Hagia Eirene (Constantinople)
The Church of Hagia Eirene, Greek: Ἁγία Εἰρήνη, "Holy Peace" or Divine Peace, commonly rendered incorrectly in English as St. Irene, is a former Orthodox Christian church located in the outer courtyard of the Topkapi Palace in the ancient area of Constantinople in Istanbul, Turkey. Since the fall of Constantinople in 1453 to the Ottoman Turks, the church has been used variously as an armory, warehouse, museum, and concert hall.
Traditionally, the site of Hagia Eirene was occupied by a pre-Christian temple and an earlier small church that were demolished during the reign of emperor Constantine I in the early decades of the fourth century to be replaced by a much larger church that was dedicated to the Divine Peace. Upon its dedication, Hagia Eirene served as the cathedral of Constantinople until the completion of Hagia Sophia in 360.
The Second Ecumenical Council took place in Hagia Eirene from May to July 381. During the Nika riots of 532, the church was burned along with Hagia Sophia. Restored in 548 by emperor Justinian I, as a domed basilica, Hagia Eirene served again as the cathedral of Constantinople during the rebuilding of Hagia Sophia. The church was again damaged during an earthquake in 740 and was restored, in 753, to its present state by the iconoclast emperor Constantine V. The large cross in the half-dome above the narthex, where the image of the Pantocrator or Theotokos is usually placed, is a vestige of iconoclastic art incorporated during Constantine's restoration. During the eleventh and twelfth centuries the church was enlarged.
After the fall of Constantinople in 1453 to the Ottoman Turks the church was enclosed inside the walls of the Topkapi palace, but was never converted into a mosque. Initially, the church was used as an armory by the Janissaries, including the storage of war booty. In the early eighteenth century it became a weapons museum before coming a museum of military antiques in 1846.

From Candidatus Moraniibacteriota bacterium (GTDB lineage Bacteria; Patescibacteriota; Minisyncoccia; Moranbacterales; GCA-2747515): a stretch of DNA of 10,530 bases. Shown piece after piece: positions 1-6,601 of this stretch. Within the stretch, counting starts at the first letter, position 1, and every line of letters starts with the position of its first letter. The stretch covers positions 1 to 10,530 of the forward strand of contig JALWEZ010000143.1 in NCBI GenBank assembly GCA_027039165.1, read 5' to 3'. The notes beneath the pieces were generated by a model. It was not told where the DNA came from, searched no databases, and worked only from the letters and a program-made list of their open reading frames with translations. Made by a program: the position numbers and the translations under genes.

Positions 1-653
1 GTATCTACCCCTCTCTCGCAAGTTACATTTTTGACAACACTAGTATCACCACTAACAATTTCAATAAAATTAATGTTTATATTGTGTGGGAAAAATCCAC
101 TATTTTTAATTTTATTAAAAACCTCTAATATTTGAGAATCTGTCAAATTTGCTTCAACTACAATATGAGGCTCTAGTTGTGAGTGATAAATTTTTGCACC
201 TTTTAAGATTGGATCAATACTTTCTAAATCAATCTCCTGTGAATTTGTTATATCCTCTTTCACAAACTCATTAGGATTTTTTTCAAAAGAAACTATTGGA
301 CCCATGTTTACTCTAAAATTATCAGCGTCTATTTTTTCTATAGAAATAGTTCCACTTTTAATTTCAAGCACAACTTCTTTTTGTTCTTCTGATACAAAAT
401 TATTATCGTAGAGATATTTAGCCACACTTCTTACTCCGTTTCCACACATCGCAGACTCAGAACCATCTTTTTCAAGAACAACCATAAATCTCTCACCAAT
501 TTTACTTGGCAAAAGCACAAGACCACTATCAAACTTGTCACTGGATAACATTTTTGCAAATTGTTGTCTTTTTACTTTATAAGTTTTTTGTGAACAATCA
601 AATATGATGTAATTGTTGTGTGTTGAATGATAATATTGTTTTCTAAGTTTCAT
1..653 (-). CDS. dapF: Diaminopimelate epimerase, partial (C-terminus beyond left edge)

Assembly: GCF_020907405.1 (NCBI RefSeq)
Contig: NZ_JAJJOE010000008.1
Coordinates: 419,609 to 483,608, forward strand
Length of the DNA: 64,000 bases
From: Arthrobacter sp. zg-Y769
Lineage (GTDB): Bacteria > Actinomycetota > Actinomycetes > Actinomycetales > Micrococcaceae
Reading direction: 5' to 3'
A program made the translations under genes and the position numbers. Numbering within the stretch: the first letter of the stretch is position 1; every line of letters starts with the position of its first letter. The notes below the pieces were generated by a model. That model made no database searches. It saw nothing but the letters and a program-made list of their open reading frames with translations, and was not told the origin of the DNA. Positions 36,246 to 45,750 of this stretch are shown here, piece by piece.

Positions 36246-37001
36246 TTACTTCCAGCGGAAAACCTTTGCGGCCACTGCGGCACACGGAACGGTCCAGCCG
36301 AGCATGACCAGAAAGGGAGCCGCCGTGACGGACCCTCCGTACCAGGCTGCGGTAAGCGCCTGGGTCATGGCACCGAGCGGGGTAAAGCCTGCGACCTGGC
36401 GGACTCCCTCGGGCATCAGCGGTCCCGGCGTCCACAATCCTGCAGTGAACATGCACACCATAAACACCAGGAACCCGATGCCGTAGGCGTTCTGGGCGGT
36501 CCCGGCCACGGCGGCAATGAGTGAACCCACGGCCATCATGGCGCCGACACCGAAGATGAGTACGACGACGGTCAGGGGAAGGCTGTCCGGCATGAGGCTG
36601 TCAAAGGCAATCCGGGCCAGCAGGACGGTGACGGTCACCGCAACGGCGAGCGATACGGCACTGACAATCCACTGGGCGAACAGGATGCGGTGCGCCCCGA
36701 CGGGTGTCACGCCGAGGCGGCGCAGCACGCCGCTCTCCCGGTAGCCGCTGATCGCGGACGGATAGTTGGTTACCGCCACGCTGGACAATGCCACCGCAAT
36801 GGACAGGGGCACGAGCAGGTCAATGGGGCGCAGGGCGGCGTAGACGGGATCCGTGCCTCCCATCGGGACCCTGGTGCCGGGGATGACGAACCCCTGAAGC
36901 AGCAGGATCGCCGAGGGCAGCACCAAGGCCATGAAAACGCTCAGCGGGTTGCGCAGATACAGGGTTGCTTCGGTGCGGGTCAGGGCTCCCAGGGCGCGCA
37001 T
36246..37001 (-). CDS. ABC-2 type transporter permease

In 1978, the Church of Hagia Eirene was transferred to the administration of the Turkish Ministry of Culture and has served as a concert hall for classical music performances due to its exceptional spatial and acoustic qualities.
Construction of the present structure of the Church of Hagia Eirene began as the replacement of the earlier church destroyed during the Nika riots. Hagia Eirene is a domed, three-aisled basilica in the architectural style that emerged in Constantinople in the late fifth-early sixth century. The dome of the church collapsed during the earthquake of 740. The building remained in ruins until rebuilt by emperor Constantine V around 753. During this restoration, the church acquired a cross-domed unit and the elliptical, domical vault over the western part of the naos as well as an atrium and a seven-stepped synthronon with a kyklion, a vaulted passage under the synthronon. Also, substantial changes were made in the vaulting system throughout the building that significantly improved its stability against earthquakes. The vault of the semi-dome of the apse of the bema was given a slightly pointed shape and was decorated with the simple, two-dimensional mosaic of a stepped cross. The cross is outlined in black tesserae set against golden background. The cross, which resembles images of the Cross of Golgotha, suggests the beliefs of Constantine V and other iconoclasts for whom only the Cross and the Eucharist were acceptable images of Christ.
After the Ottomans took possession of Hagia Eirene only minor architectural changes were made to the building: the floor level of the church was raised, and the arcades were altered slightly, while infilling of original openings and addition of side chambers were made.